So they have no excuse, for they knew God and did not glorify him as was fitting, nor did they give thanks to him. On the contrary, they lost themselves in their reasoning and darkness filled their minds. Believing themselves wise, they became foolish: they exchanged the glory of the immortal God for the likes of mortal human beings, birds, animals and reptiles. Because of this God gave them up to their inner cravings; they did shameful things and dishonored their bodies. They exchanged God’s truth for a lie; they honored and worshiped created things instead of the Creator, to whom be praise for ever, Amen!
Gospel: Lk 11:37-41:
As Jesus was speaking, a Pharisee asked him to have a meal with him. So he went and sat at table. The Pharisee then wondered why Jesus did not first wash his hands before dinner. But the Lord said to him, “So then, you Pharisees, you clean the outside of the cup and the dish, but inside yourselves you are full of greed and evil. Fools! He who made the outside, also made the inside. But according to you, by the mere giving of alms everything is made clean.”
The Gospel of today seems very simple, but it is very deep. We deal here with the true nature of morality. What does the Lord expect from us: external formalities or internal attitudes? To wash the hands before dinner is a tradition added to the Law prescriptions. Pharisees were very observant of these. It was not a hygienic practice as we use it today. It was rather a sanctification of the meal. Jesus doesn’t do the ritual. The polemic is engaged.
The Lord explains the motive of his behavior. The Creator of our souls looks at the deepest truth of ourselves and doesn’t care much of our hands. This is an evangelical lesson we must recall very often. We are so much accustomed to the precise devotions in order to obtain specific graces. Jesus wants to free us from this spiritual narrowness. Will we enter in the true freedom of the children of God? As for the spirit of alms, Jesus gave similar teachings on the humility and discretion in order to be considered by the Father.
1st Reading: Rom 2:1-11:
Therefore, you have no excuse, whoever you are, if you are able to judge others. For in judging your neighbor, you condemn yourself, for you practice what you are judging. We know that the condemnation of God will justly reach those who commit these things, and do you think that by condemning others you will escape from the judgment of God, you who are doing the same? This would be taking advantage of God and his infinite goodness, patience and understanding, and not to realize that his goodness is in order to lead you to conversion.
If your heart becomes hard and you refuse to change, then you are storing for yourself a great punishment on the day of judgment, when God will appear as just judge. He will give each one his due, according to his actions. He will give everlasting life to those who seek glory, honor and immortality and persevere in doing good. But anger and vengeance will be the lot of those who do not serve truth but injustice. There will be suffering and anguish for everyone committing evil, first the Jew, then the Greek. But God will give glory, honor and peace to whoever does good, first the Jew then the Greek, because one is not different from the other before God.
Gospel: Lk 11:42-46:
“A curse is on you, Pharisees! To the Temple you give a tenth of all, including mint and rue and the other herbs, but you neglect justice and the love of God. These ought to be practiced, without neglecting the other obligations. A curse is on you, Pharisees, for you love the best seats in the synagogues and to be greeted in the marketplace.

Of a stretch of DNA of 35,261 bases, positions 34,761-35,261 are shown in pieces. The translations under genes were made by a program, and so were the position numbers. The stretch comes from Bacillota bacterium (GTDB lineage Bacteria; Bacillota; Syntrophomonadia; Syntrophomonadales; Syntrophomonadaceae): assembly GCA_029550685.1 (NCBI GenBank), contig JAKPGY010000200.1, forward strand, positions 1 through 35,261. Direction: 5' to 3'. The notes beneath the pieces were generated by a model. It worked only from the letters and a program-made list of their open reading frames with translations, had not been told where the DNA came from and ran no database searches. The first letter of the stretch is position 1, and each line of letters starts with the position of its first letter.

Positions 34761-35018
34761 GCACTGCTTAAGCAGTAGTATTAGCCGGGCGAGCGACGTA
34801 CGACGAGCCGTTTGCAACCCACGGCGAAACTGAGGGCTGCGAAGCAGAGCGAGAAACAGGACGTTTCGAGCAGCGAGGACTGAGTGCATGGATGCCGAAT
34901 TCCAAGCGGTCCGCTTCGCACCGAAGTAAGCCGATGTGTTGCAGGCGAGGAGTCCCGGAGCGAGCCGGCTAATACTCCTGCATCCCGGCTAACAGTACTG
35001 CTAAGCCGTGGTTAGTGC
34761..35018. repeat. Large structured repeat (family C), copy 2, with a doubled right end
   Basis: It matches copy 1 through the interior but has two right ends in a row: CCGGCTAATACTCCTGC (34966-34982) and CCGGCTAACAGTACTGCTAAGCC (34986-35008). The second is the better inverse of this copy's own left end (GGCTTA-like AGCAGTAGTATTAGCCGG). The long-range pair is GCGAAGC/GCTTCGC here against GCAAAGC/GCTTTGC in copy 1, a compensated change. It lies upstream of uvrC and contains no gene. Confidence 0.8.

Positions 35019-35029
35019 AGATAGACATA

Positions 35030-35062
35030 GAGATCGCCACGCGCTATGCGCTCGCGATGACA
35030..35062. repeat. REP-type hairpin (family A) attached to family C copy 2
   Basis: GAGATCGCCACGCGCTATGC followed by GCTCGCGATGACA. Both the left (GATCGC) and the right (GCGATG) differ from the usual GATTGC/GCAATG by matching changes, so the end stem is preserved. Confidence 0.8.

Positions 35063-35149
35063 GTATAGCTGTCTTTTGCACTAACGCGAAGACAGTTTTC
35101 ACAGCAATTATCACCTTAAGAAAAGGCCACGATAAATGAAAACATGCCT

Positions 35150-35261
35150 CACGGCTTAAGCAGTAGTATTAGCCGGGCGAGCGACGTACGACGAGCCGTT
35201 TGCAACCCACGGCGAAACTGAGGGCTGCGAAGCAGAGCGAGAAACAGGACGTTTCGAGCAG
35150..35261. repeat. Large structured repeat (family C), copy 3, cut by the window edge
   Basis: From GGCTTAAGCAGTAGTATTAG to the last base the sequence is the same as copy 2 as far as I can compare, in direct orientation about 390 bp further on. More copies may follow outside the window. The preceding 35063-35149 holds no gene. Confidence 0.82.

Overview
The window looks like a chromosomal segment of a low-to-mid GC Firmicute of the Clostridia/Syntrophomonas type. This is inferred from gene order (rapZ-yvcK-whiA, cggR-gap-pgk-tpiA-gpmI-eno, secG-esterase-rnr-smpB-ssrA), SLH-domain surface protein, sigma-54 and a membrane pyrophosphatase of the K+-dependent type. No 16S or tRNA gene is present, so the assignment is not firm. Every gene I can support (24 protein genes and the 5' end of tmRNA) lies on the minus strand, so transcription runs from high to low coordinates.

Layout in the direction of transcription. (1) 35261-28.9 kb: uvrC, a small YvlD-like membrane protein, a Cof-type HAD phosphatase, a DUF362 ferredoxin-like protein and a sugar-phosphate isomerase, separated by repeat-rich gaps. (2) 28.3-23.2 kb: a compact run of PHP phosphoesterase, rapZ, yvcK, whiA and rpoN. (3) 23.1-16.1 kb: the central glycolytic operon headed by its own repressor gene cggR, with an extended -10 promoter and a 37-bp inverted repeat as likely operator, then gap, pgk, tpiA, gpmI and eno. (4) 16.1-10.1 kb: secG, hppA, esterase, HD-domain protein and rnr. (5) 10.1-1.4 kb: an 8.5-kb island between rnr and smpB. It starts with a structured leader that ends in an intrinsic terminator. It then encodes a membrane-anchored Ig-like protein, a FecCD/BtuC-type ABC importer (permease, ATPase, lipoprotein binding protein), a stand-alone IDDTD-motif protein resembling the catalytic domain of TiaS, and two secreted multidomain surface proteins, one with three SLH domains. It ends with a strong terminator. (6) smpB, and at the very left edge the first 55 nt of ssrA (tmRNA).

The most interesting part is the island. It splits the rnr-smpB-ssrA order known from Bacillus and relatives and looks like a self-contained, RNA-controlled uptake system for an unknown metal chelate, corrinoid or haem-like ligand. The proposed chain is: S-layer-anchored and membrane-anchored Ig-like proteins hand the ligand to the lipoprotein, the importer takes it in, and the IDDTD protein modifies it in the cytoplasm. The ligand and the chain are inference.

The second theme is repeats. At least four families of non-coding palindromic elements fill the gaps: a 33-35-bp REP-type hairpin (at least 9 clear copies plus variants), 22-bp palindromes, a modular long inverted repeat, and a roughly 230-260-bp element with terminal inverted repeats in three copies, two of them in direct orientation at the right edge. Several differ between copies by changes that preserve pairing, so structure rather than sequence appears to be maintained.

A curse is on you for you are like tombstones of the dead which can hardly be seen; people don’t notice them and make themselves unclean by stepping on them.” Then a teacher of the Law spoke up and said, “Master, when you speak like this, you insult us, too.” And Jesus answered, “A curse is on you also, teachers of the Law. For you prepare unbearable burdens and load them on the people, while you yourselves don’t move a finger to help them.”
The Gospel of today completes the Gospel of yesterday. We all have known persons with this scrupulous style of doing. On the one hand, they don’t forget any detail of the abundant Jewish traditions. On the other, as Jesus says, they neglect justice and love. But Jesus claims both details and attitudes. But there is another secret pleasance in the Pharisee souls: to take the best seats in the synagogues and to be greeted in the marketplace. Jesus often points out this lack of humility on the part of these pious Jewish.
Their true heart abides hidden within, but expands with spiritual corruption. The reproach to the teachers of the Law is similar. Truly, they don’t share the burden of the Law with the simple people. The spirit of the Pharisees and Rabbis is however so widespread. I guess these are the classical temptations of ministers and religious communities. More than the water at our hands, the words of Jesus in our hearts purify our consciences and practices.
St. Callistus I
1st Reading: Rom 3:21-30:
But now it has been revealed altogether apart from the Law, as it was already foretold in the Law and the Prophets: God makes us righteous by means of faith in Jesus Christ, and this is applied to all who believe, without distinction of persons. Because all have sinned and all fall short of the glory of God; and all are graciously forgiven and made righteous through the redemption effected in Christ Jesus. For God has given him to be the victim whose blood obtains us forgiveness through faith. So God shows us how he makes us righteous.
Past sins are forgiven which God overlooked till now. For now he wants to reveal his way of righteousness: how he is just and how he makes us righteous through faith in Jesus. Then what becomes of our pride? It is excluded. How? Not through the Law and its observances, but through another law which is faith. For we hold that people are in God’s grace by faith and not because of all the things ordered by the Law. Otherwise, God would be the God of the Jews; but is he not God of pagan nations as well? Of course he is, for there is only one God and he will save by faith the circumcised Jews as well as the uncircumcised nations.
Gospel: Lk 11:47-54:
A curse is on you, for you build monuments to the prophets your ancestors killed. So you approve and agree with what your ancestors did. Is it not so? They got rid of the prophets, and you build monuments to them! For that reason the wisdom of God also said: I will send prophets and apostles and these people will kill and persecute some of them. But the present generation will have to answer for the blood of all the prophets that has been shed since the foundation of the world, from the blood of Abel to the blood of Zechariah, who was murdered between the altar and the Sanctuary.